Film Pulse Score


  • Release Date: January 10, 2020
  • Director: William Eubank
  • Runtime: 95 Minutes

Bolstered by a kick-ass performance from Kristen Stewart, Underwater is a satisfying B movie that delivers nearly non-stop action with some chilling creature moments to boot. In this era of superhero movies and endless sequels, reboots and comic book adaptations, it’s refreshing to see a big-budget horror movie like this see the light of day, even though there’s certainly no daylight where this film takes place: in the murky depths of the ocean. 

Directed by William Eubank, who previously dabbled in sci-fi horror with 2014’s underrated The Signal, Underwater follows the crew of an underwater mining operation trying to escape with their lives, contending with not only the facility crumbling around them, but also a ravenous species of monster that was unleashed due to the drilling. 

It’s derivative as all get-out, shallow as a puddle and contains a woefully unoriginal title, but Eubank makes use of every minute of this 95-minute thrill ride, bringing the action early and often. We’re introduced to Stewart’s character, Norah, immediately after the opening credits, during which we’re given a brief rundown of what this base is all about, followed by some unnecessary voiceover that gracefully doesn’t occur again until the final act. 

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Disaster strikes within minutes, and Eubank smartly introduces the remaining crew members piecemeal as Norah makes her way through the area, looking for other survivors. Rather than spend the entire first act giving us hamfisted exposition and surface-level character development, we get to know the cast organically, making for a much more visceral experience, as all the focus is put on their next move and not needless downtime. 

T.J. Miller plays the comedic relief, a casting that could easily sour many audiences, but he’s much more subdued in his abrasiveness here — less caustic than many of his previous roles — and the script somehow made me care for his character’s survival, the same of which can be said about the fates of everyone else on the crew. 

Playing out like an underwater version of The Descent, the story follows Norah and her colleagues from one white-knuckle set piece to the next, where the creatures they must contend with are often the least of their concerns. Lack of oxygen, the blackness of the sea and the crippling pressure of being 7 miles below the surface are all represented to harrowing effect, making us truly believe these people are struggling for survival at the bottom of the ocean — perhaps too much in some instances, when the murky blackness is so dark that it’s difficult to see what’s actually transpiring.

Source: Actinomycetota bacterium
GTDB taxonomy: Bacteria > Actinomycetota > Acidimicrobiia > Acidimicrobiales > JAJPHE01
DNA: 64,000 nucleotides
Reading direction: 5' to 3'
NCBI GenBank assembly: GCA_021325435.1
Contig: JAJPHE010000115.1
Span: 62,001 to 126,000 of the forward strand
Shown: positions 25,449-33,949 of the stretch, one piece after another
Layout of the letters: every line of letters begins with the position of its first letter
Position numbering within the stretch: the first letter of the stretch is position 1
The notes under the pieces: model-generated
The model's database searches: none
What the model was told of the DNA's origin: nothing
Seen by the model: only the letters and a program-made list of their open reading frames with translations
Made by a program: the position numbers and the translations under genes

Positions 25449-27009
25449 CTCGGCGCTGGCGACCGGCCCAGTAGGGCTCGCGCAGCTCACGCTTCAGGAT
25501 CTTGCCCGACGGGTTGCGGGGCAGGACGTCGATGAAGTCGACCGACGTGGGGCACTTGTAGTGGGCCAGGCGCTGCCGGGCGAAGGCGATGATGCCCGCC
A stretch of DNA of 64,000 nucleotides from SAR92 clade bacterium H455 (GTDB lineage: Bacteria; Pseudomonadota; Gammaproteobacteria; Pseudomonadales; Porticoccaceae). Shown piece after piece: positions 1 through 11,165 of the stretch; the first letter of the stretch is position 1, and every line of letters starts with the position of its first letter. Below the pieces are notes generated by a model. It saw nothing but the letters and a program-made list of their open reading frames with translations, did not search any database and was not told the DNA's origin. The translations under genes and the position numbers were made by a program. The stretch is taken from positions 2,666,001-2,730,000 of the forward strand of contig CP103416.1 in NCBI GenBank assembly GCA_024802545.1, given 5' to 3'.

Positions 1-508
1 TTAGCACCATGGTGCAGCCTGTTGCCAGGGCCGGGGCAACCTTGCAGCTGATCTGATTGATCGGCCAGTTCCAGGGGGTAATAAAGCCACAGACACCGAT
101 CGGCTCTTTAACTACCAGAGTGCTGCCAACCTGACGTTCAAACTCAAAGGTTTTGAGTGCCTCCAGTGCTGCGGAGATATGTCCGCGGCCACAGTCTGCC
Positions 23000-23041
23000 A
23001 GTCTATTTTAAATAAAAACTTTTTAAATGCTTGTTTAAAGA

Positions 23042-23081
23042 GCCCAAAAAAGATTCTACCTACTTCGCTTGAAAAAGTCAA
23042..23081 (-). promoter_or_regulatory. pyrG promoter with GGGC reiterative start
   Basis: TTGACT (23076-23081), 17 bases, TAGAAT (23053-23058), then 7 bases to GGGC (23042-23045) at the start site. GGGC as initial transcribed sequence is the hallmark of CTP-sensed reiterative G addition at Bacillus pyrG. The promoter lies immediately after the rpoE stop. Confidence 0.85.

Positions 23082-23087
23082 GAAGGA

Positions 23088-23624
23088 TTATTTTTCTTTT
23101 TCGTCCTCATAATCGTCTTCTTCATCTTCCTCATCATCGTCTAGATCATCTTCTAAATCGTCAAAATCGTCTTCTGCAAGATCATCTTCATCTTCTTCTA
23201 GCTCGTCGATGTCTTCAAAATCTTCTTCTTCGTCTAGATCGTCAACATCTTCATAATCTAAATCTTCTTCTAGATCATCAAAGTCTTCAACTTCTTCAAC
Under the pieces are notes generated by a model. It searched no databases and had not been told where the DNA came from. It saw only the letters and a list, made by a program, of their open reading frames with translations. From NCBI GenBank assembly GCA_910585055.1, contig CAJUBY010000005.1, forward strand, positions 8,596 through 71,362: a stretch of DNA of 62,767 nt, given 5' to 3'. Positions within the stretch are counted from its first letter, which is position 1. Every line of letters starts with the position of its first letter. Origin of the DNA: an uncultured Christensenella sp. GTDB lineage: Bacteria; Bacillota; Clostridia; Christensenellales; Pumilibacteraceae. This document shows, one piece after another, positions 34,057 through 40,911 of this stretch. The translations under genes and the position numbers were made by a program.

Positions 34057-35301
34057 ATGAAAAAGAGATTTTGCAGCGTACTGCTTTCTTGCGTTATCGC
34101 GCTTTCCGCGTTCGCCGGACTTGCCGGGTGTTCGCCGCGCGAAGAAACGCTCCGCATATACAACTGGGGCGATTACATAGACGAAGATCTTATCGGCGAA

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The creature design was solid, effectively creating a monster that is both terrifying and plausible for aquatic life, although the CG on them was simply average and occasionally looked out of place, considering how high quality the rest of the effects work was.    

It’s not hard to foresee where things are going in a title like this, but that doesn’t detract from the fun factor; it’s all about the journey, right? Underwater harkens back to such movies as Alien, The Abyss and Deep Rising, and it made me think fondly back to those titles. But simply calling it a copycat of these would be doing this film a bit of a disservice. 

It stands on its own as a wildly entertaining sci-fi horror film that features a slew of intense moments punctuated by Stewart’s performance, who has proven herself as a bona-fide action heroine. Consequently, if any casting directors are looking for Ellen Ripley’s daughter right now, they should know exactly where to look.

Underwater is a movie worth seeing on its own merits, but what it represents is something more special — an $80 million genre film that’s not a reboot, sequel comic book adaptation or franchise film from a major studio. It’s a one-off, big-budget sci-fi horror affair that we see far too few of these days.

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